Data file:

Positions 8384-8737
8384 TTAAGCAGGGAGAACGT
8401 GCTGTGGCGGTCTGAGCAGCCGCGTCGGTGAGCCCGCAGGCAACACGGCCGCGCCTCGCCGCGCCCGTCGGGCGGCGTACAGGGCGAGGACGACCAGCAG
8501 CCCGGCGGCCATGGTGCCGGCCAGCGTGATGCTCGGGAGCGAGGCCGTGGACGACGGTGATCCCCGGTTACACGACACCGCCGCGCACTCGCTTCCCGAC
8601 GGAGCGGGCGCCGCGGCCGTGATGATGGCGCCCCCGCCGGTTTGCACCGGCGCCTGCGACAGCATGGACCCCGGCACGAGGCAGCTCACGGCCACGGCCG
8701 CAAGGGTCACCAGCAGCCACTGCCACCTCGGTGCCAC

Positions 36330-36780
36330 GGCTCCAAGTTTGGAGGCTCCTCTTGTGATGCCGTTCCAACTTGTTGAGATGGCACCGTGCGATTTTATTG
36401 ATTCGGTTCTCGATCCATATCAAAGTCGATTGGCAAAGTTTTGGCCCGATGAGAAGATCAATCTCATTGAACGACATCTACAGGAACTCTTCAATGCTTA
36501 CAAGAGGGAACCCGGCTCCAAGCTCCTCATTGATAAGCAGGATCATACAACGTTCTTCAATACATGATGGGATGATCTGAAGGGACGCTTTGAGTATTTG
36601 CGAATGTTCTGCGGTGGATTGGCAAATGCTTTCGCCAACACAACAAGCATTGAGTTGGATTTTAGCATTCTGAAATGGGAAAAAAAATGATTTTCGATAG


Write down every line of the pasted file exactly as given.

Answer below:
Positions 8384-8737
8384 TTAAGCAGGGAGAACGT
8401 GCTGTGGCGGTCTGAGCAGCCGCGTCGGTGAGCCCGCAGGCAACACGGCCGCGCCTCGCCGCGCCCGTCGGGCGGCGTACAGGGCGAGGACGACCAGCAG
8501 CCCGGCGGCCATGGTGCCGGCCAGCGTGATGCTCGGGAGCGAGGCCGTGGACGACGGTGATCCCCGGTTACACGACACCGCCGCGCACTCGCTTCCCGAC
8601 GGAGCGGGCGCCGCGGCCGTGATGATGGCGCCCCCGCCGGTTTGCACCGGCGCCTGCGACAGCATGGACCCCGGCACGAGGCAGCTCACGGCCACGGCCG
8701 CAAGGGTCACCAGCAGCCACTGCCACCTCGGTGCCAC

Positions 36330-36780
36330 GGCTCCAAGTTTGGAGGCTCCTCTTGTGATGCCGTTCCAACTTGTTGAGATGGCACCGTGCGATTTTATTG
36401 ATTCGGTTCTCGATCCATATCAAAGTCGATTGGCAAAGTTTTGGCCCGATGAGAAGATCAATCTCATTGAACGACATCTACAGGAACTCTTCAATGCTTA
36501 CAAGAGGGAACCCGGCTCCAAGCTCCTCATTGATAAGCAGGATCATACAACGTTCTTCAATACATGATGGGATGATCTGAAGGGACGCTTTGAGTATTTG
36601 CGAATGTTCTGCGGTGGATTGGCAAATGCTTTCGCCAACACAACAAGCATTGAGTTGGATTTTAGCATTCTGAAATGGGAAAAAAAATGATTTTCGATAG